Among gang warfare and paper cuts, this book is about the wounds made by first love and sharp objects. The People of Paper reveals the ever elusive prophesies of the Shandean Baby Nostradamus and the approximate temperature and incendiary potential of halos. Herein disillusioned and AWOL saints reclaim their crowns and fight purses, while a gang of flower pickers go off to war, led by a lonely man who cannot help but wet his bed in sadness. Part memoir, part lies, this is a story about loving a woman made of paper.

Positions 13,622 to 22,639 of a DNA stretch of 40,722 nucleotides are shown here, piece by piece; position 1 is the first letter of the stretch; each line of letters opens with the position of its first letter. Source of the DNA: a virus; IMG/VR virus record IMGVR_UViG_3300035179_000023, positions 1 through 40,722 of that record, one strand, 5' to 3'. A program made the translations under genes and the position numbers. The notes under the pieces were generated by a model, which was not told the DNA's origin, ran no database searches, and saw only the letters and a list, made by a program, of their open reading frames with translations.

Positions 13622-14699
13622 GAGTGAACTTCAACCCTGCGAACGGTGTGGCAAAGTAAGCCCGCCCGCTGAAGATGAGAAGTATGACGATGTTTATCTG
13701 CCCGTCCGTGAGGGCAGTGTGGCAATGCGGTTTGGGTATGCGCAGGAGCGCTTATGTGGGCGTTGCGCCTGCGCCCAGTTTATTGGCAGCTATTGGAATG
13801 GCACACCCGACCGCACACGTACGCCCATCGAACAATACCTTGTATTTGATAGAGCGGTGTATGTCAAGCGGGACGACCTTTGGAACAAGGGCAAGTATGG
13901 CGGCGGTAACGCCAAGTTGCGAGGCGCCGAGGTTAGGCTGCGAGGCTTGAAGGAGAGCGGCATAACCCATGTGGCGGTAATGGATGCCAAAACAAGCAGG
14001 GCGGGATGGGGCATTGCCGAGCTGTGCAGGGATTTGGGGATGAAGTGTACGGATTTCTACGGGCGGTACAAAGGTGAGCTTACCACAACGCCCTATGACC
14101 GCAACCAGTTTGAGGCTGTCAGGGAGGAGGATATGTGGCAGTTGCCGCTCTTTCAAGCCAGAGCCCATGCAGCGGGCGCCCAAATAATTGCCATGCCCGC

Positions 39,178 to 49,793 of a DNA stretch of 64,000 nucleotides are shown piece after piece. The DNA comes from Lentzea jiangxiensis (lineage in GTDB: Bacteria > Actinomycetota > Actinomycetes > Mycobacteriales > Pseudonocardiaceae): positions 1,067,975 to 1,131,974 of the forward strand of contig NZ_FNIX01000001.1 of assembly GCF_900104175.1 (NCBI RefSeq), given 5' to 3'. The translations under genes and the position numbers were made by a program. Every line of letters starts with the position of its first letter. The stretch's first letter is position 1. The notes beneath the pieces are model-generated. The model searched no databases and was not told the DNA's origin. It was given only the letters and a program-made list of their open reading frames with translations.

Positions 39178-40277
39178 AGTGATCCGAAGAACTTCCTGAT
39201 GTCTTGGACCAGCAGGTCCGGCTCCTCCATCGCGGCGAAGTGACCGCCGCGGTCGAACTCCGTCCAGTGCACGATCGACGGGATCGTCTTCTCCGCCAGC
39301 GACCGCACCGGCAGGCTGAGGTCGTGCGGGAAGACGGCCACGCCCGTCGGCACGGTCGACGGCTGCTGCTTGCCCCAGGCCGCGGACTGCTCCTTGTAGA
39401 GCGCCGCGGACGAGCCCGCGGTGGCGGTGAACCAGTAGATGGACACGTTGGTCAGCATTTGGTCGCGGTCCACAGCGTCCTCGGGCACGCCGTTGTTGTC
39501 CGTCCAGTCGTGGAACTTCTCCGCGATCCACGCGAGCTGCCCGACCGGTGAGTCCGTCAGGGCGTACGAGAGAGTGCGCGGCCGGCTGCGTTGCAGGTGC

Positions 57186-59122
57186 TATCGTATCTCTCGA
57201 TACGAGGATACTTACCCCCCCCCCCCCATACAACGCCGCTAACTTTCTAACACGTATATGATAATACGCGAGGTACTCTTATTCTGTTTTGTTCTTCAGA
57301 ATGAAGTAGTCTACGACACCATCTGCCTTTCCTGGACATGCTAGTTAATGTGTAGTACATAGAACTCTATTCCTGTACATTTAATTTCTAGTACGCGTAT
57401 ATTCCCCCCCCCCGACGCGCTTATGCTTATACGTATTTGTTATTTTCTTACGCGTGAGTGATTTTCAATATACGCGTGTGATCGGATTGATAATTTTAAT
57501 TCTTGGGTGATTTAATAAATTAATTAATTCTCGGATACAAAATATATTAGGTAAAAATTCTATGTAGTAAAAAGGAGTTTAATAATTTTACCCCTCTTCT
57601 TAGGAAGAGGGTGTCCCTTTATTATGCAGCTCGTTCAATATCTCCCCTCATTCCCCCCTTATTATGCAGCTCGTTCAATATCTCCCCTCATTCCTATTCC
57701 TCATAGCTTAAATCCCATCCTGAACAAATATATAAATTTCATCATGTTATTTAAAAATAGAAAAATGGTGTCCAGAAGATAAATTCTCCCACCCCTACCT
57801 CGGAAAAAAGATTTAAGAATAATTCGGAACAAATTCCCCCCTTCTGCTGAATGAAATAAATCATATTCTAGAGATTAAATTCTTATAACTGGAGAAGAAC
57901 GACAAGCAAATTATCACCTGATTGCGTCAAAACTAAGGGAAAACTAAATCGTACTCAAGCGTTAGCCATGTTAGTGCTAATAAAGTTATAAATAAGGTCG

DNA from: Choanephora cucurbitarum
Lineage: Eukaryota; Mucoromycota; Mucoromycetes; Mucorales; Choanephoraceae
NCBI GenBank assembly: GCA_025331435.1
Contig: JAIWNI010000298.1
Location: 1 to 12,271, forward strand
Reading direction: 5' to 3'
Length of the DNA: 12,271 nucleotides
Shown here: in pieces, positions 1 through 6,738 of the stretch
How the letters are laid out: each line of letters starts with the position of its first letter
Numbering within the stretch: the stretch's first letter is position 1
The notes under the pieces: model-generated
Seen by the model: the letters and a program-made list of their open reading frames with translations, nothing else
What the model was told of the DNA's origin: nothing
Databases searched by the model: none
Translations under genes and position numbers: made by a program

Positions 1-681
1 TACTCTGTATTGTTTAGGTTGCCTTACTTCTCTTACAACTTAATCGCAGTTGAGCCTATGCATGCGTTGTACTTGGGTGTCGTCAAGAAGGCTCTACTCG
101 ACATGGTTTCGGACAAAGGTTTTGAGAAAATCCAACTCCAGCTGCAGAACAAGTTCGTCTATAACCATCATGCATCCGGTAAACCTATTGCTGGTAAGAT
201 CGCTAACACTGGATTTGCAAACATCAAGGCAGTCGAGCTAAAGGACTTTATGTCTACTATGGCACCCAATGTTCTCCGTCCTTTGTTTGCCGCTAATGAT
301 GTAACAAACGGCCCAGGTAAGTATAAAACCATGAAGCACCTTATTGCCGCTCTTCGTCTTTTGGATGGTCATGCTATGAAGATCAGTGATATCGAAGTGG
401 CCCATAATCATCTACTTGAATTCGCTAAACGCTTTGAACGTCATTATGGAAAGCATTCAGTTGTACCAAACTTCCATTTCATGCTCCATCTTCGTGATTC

Plascencia's mannered but moving debut begins with an allegory for art and the loss that drives it: a butcher guts a boy's cat; the boy constructs paper organs for the feline, who is revivified; the boy thus becomes the world's first origami surgeon. Though Plascencia's book sometimes seems to take the form of an autobiographical attempt to come to terms with a lost love, little of this experimental work-a mischievous mix of Garcia Marquez magical realism and Tristram Shandy typographical tricks-is grounded in reality. Early on we meet a "Baby Nostradamus" and a Catholic saint disguised as a wrestler while following the enuretic Fernando de la Fe and his lime-addicted daughter from Mexico to California. Fernando-whose wife, tired of waking in pools of piss, has left him-settles east of L.A. in El Monte. He gathers a gang of carnation pickers to wage a quixotic war against the planet Saturn and, in a Borges-like discovery, Saturn turns out to be Salvador Plascencia. Over a dozen characters narrate the story while fighting like Lilliputians to emancipate themselves from Plascencia's tyrannical authorial control. Playful and cheeky, the book is also violent and macabre: masochists burn themselves; a man bleeds horribly after performing cunnilingus on a woman made of paper. Plascencia's virtuosic first novel is explosively unreal, but bares human truths with devastating accuracy. (June) Copyright 2005 Reed Business Information.